Currently​ on view at the Nasher Sculpture Centre in Dallas is a show whose high ambitions gradually unfold from its title. First Sculpture: Handaxe to Figure Stone (until 28 April) has in its sights the deepest origins of art. The usual art historical strategy has been to tiptoe around the problem of where and how art, as we think of it, began, building the origin story on a few unprecedented objects considered in isolation. If you were to ask someone with an interest in such matters what they took to be the earliest surviving work of sculpture, the chances are that they would say the astonishing limestone ‘Venus’ discovered a century ago on the banks of the Danube not far from the Austrian village of Willendorf. Tiny yet massive, the figure’s fullness seems sculptural more or less by definition; its display of observation and exaggeration is so expert that, seen in the flesh, it’s a shock to realise how comfortably the carved stone could fit in your hand. Yet its talismanic immediacy makes it seem the embodiment of the impending arrival of Art.

From left to right, twisted ovate handaxe, Grindle Pit, England, c.300,000 BCE; French flint handaxe c.500,000-300,000 BCE.

From left to right, twisted ovate handaxe, Grindle Pit, England, c.300,000 BCE; French flint handaxe c.500,000-300,000 BCE.

Like the rest of her tribe, the Willendorf Venus is thought to have been carved some time between 28,000 and 24,000 bce, which is to say in the final ‘Upper’ phase of the Paleolithic period, the epoch that saw the great painted cycles at Altamira and Lascaux. For sheer vital splendour, these improbable survivals offer the most impressive testimony to art’s deepest origins we could possibly have hoped for. In the case of more ordinary prehistoric artefacts, however, a quite different narrative prevails. The story starts with the technological traces our hominin ancestors left in plenty: thousands on thousands of stone tools and weapons, the great majority in the bifacial form that since the 1880s has been prosaically termed a handaxe. The first recorded discovery of such an object occurred in June 1797 when the English antiquary John Frere caught sight of two marvellous examples deep in a hole dug by brick workers in Suffolk. Convinced that these were ‘weapons … used by a people who had not the use of metals’, Frere traced them to ‘a very remote period indeed, even beyond that of the present world’.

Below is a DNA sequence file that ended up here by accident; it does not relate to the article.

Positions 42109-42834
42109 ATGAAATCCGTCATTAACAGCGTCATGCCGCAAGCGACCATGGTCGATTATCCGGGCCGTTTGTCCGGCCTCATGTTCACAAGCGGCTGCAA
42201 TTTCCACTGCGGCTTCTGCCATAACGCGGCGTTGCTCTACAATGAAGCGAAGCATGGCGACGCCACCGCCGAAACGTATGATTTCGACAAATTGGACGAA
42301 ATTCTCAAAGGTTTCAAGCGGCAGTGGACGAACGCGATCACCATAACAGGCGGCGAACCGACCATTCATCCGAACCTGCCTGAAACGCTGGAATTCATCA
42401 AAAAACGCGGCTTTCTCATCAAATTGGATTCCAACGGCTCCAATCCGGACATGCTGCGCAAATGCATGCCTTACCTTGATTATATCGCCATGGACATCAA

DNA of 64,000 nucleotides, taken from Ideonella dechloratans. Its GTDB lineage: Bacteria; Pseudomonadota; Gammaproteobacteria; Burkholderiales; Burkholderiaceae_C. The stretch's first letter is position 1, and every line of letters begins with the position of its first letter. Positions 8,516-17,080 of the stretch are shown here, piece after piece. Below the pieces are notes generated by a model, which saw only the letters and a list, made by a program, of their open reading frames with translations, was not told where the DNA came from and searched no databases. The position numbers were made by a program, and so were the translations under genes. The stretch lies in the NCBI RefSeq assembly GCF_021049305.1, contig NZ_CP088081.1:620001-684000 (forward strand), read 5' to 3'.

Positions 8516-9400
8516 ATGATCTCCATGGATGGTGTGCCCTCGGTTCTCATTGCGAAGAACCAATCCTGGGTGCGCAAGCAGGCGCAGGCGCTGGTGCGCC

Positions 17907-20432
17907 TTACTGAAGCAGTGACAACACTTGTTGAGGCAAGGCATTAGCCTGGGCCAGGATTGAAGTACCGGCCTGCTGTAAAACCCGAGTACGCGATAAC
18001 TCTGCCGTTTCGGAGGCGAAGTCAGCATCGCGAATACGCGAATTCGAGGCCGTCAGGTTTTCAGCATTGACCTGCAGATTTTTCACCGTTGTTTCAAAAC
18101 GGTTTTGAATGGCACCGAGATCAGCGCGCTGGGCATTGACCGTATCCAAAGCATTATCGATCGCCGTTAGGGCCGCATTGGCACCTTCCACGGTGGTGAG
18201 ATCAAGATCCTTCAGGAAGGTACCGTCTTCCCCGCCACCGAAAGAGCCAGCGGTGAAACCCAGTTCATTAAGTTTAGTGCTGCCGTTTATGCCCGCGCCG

Since Frere’s day, knowledge of the type of object he found so alien has come on in leaps and bounds. Although Frere was right that the people who used them could not manipulate metal, he didn’t remark on the level of expertise – the sheer refinement – that governed their design. For hominins, the bifacial format, which took a variety of shapes, produced tools worth keeping. Both form and function became subjects of thought. It transpired that an axe could be flaked from a flint ‘core’ by means of a sequence of precisely struck blows (‘knapping’). From that first flurry of flakes (many possessed of razor-sharp edges of their own) issued a finely tapered symmetrical object usually in the shape of a teardrop, a thing clearly designed to be held in one hand, not two. Pace Frere, handaxes were made to dig, scrape and cut, rather than to stab, slit or chop. Such uses did not preclude their deployment as weapons, obviously, though their blades would have been most effective at arm’s length or closer, coming in for the kill.

In this account – the ‘man the toolmaker’ narrative – such chipped and knapped implements served as the principal tool used by Neanderthals (men and women) to master their world. What’s harder to comprehend is that knapped stones – axes, blades, spearheads and arrowheads – answered that purpose for a good million years. The proposal explored at the Nasher is that sculpture emerged from the gradual evolution of an efficiently functioning technology based in the skilled shaping of stone. And from that practice emerged a set of founding principles recognisable as the fundamentals of art.